It’s been a few months since I last visited the beautiful and straight-out-of-a-postcard city of Nice in the picturesque French Riviera. While Paris maybe the world’s fashion capital, by now, most of us are aware of this French city Nice and the infamous incident of armed French policemen asking a woman to remove her burkini while on the beach there, because you know, it makes the area that much safer!
If one were to play devil’s advocate, France has been facing tough times on the security and terrorism fronts this year and perhaps that feeds into the overt hyperactivity of the men in uniform. That the highest administrative court of France eventually found fault with this action and banned the burkini ban, calling it, “a serious and manifestly illegal attack on fundamental freedoms,” is another story, another stark reality of a country that, much like the rest of the world, deals with multiple identities.
The incident sparked debates about women’s rights, white feminists, Islamophobia and cultural polarization, and left me feeling pulled in all these directions at once. Let me explain.
My memory of Nice is that of obvious beauty: pristine beaches, the famous Nicoise salad, big Galeries Lafayette stores and small seaside cafes. My memory of this region is also coloured distinctly by the subtle flavors of kebabs and couscous from small late night Middle-Eastern eateries, walking along the promenade at night without worry, and yes, wearing what I please to the beach.
When I saw pictures of the woman removing her burkini, as ordered by the policemen who stood beside her, my mind raced to that bright sunny day when I was there, not so long ago, sitting in a knee-length skirt and a long sleeved blouse, feeling a bit conscious and over-clothed beside my bikini-clad sister. She laughed at my apparent discomfort, reminding me, that I’m in the French Riviera, where everyone is too busy with the sun, sand and the beach to really worry about what one’s wearing. True to that, I looked around and saw faces of varying skin tones, lost in their worlds of thought, some returning smiles and some glued to the blue of the sea.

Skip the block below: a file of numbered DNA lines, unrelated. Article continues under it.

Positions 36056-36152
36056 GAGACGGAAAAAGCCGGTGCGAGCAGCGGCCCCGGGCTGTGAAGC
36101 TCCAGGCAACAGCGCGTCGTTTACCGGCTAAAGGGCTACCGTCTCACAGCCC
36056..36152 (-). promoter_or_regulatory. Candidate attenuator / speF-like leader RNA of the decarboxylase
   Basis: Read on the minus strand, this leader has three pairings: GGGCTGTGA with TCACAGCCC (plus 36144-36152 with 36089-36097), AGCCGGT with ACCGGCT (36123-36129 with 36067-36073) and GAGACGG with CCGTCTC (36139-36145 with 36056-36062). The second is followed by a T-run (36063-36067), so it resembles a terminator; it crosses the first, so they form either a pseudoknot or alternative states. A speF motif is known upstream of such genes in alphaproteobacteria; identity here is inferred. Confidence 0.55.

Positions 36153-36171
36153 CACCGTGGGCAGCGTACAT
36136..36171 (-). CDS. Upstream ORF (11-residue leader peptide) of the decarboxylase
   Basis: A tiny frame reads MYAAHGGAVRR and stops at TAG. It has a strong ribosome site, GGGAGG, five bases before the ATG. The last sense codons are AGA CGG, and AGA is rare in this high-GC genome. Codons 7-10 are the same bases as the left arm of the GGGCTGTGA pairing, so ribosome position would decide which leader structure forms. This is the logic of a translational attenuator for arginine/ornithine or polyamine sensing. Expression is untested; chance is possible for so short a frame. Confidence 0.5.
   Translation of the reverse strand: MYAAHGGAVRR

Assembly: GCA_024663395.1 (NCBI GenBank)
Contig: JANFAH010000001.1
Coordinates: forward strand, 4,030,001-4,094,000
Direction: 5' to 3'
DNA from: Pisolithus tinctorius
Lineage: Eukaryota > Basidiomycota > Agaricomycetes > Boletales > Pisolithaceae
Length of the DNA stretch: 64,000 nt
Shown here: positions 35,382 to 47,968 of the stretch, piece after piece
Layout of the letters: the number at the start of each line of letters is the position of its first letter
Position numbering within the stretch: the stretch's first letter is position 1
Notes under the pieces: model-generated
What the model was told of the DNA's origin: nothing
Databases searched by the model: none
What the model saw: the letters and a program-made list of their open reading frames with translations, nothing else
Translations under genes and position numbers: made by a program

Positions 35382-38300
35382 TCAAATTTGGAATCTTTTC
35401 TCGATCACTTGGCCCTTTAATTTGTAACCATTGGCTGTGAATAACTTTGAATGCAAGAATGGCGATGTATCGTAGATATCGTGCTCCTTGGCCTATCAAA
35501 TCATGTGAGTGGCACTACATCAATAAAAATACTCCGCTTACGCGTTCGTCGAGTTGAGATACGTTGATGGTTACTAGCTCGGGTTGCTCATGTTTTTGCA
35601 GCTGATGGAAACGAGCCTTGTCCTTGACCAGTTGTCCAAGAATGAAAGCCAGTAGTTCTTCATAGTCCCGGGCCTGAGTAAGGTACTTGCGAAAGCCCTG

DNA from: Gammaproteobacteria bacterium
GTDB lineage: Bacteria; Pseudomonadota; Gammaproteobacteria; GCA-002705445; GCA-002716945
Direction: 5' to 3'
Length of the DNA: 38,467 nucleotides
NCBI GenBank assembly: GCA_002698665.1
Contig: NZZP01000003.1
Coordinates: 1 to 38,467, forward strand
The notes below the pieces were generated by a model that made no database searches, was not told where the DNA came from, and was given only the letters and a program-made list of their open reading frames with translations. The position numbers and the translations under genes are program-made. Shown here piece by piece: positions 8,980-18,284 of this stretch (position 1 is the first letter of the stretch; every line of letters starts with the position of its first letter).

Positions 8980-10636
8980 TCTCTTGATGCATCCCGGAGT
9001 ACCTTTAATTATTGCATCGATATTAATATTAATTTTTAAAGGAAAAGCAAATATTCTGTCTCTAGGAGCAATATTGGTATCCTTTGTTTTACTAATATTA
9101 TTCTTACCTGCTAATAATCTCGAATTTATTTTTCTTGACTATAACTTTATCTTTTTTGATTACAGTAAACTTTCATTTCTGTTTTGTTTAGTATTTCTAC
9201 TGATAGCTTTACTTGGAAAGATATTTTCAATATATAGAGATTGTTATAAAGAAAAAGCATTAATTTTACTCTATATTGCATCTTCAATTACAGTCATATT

Cut to the picture of the burkini-clad lady and the policemen, and I worry if terror has changed it all. Will ‘what I wear’ now matter differently? Will my innocence be suspect based on how much I choose to cover or not?
If there is a vehement yes to that, then is looking under the burkini the best idea? According to international relations theory, polarised society is vulnerable to notions of The Security Dilemma, where conflicts become inevitable between two parties or states which, to begin with, would go to any extent to avoid them. Their actions, though, heighten threat perceptions and eventually lead to confrontation. When a state turns the barrel of the distrust gun onto its own citizens, it pushes the wedge of discrimination and threat deeper into its own skin and walks straight into the trap of this security dilemma.
It is then, to a large extent, left to the members of civil society and everyday residents like you and me to be aware of creeping phobias and misjudged prejudices. It becomes imperative for us to stand as a mirror and speak up against excesses.
Knee high clothes, ankle long skirts, plunging necklines, crop tops, sarees, bikinis and burkinis are easy stereotypes. The truth is, I am not the clothes I wear. And now, more than ever, I refuse to be boxed into a single cultural identity. I will not carry my innocence, my identity or my liberation on the long or short of my sleeve.
(Views expressed are personal)